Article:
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137 U.S.

1
11 S.Ct. 29
34 L.Ed. 586

THE MAX MORRIS


v.
CURRY.
November 7, 1890.

W. Mynderse, for appellant.


Roger Foster, for appellee.
This is a suit in admiralty, brought in the district court of the United States
for the southern district of New York, by Patrick Curry against the
steamer Max Morris. The libel alleges that on the 27th of October, 1884,
the libelant was lawfully on board of that vessel, being employed to load
coal upon her by the stevedore who had the contract for loading the coal;
that, on that day, the libelant, while on the vessel, fell from her bridge to
the deck, through the negligence of those in charge of her in having
removed from the bridge the ladder usually leading therefrom to the deck,
and in leaving open, and failling to guard, the aperture thus left in the rail
on the bridge; that the libelant was not guilty of negligence; and that he
was injured by the fall, and incapacitated from labor. He claimed $3,000
damages. The answer alleges negligence on the part of the libelant, and an
absence of negligence on the part of the claimant. The district court, held
by Judge BROWN, entered a decree in favor of the libelant for $150
damages, and $32.33 as one-half of the libelant's costs, less $47.06 as onehalf of the claimant's costs, making the total award to the libelant $135.27.
The opinion of the district judge is reported in 24 Fed. Rep. 860. It
appears from that that the judge charged to the libelant's own fault all his
pain and suffering and all mere consequential damages, and charged the
vessel with his wages, at $2 per day, for 75 working days, making $150.
The claimant appealed to the circuit court, on the ground that the libel
should have been dismissed. It was stipulated between the parties that the
facts as stated in the opinion of the district judge should be taken as the
facts proved in the case, and that the appeal should be heard on those
facts. Judge WALLACE, who heard the case on appeal in the circuit
court, delivered an opinion, in August, 1886, which is reported in 28 Fed.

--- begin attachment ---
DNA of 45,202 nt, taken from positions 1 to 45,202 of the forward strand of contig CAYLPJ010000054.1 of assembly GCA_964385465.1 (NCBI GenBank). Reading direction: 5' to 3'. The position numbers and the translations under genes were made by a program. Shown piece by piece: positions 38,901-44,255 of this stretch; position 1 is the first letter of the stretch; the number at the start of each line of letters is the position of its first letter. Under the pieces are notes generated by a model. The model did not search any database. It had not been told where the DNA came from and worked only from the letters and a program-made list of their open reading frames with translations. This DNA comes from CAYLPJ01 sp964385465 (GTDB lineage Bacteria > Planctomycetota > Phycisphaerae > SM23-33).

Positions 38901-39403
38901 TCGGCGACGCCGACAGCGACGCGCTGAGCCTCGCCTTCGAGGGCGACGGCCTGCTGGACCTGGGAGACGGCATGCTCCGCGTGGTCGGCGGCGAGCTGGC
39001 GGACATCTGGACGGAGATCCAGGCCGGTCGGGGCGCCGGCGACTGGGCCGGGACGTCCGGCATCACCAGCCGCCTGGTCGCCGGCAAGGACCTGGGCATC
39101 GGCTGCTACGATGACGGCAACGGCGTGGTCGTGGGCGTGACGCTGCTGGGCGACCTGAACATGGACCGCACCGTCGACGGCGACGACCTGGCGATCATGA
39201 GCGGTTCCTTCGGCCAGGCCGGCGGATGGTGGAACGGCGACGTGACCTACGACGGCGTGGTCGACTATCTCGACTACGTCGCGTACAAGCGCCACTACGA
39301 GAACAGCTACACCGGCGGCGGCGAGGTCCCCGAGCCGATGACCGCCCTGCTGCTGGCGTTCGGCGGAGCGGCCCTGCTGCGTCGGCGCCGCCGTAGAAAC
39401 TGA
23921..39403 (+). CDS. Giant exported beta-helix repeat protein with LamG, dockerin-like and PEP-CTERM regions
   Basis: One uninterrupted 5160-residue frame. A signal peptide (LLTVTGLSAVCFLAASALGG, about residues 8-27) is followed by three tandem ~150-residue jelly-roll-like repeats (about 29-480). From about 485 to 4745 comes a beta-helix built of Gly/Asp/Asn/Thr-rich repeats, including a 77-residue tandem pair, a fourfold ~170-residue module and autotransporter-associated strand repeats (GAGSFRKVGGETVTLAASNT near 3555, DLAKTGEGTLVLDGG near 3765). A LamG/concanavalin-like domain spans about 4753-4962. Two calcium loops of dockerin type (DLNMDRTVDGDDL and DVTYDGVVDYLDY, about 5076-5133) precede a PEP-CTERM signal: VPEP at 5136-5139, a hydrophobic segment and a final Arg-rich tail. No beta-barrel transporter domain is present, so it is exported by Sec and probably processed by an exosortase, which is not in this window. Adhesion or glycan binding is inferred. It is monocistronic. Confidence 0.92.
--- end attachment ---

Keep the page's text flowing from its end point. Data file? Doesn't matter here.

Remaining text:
Rep. 881, affirming the decree of the district court. No decree was made
on that decision, but the case came up again in the circuit court on the
14th of March, 1887, the court being held by Mr. Justice BLATCHFORD
and Judge WALLACE, when a certificate was signed by them stating as
follows: 'The libelant was a longshore-man, as resident of the city and
county of New York, and was, at the time when the said accident
occurred, employed as longshore-man, by the hour, by the stevedore
having the contract to load coal on board the steam-ship Max Morris. The
injuries to the libelant were occasioned by his falling through an
unguarded opening in the rail on the after-end of the lower bridge. The
Max Morris was a British steam-ship, hailing from Liverpool, Eng. The
defendant contends, as a matter of defense to said libel, that the injuries
complained of by libelant were caused by his own negligence. The
libelant contends that the injuries were occasioned entirely through the
fault of the vessel and her officers. The court finds, as a matter of fact, that
the injuries to the libelant were occasioned partly through his own
negligence, and partly through the negligence of the officers of the vessel.
It now occurs, as a question of law, whether the libelant, under the above
facts, is entitled to a decree for divided damages. On this question, the
opinions of the judges are in conflict.' On motion of the claimant, the
question in difference was certified to this court, and a decree was entered
by the circuit court affirming the decree of the district court, and awarding
to the libelant a recovery of $135.27, with interest from the date of the
decree of the district court, and $26.30 as the libelant's costs in the circuit
court, making a total of $172. From that decree the claimant has appealed
to this court. Rev. St. 652, 693; Dow v. Johnson, 100 U. S. 158.
Mr. Wilhelmus Mynderse and Mr. William Allen Butler for Morris,
claimant and appellant.
[Argument of Counsel from pages 3-7 intentionally omitted]
Mr. James A. Patrick for Curry, libellant and appellee.
BLATCHFORD, J.
The question discussed in the opinions of Judge BROWN and Judge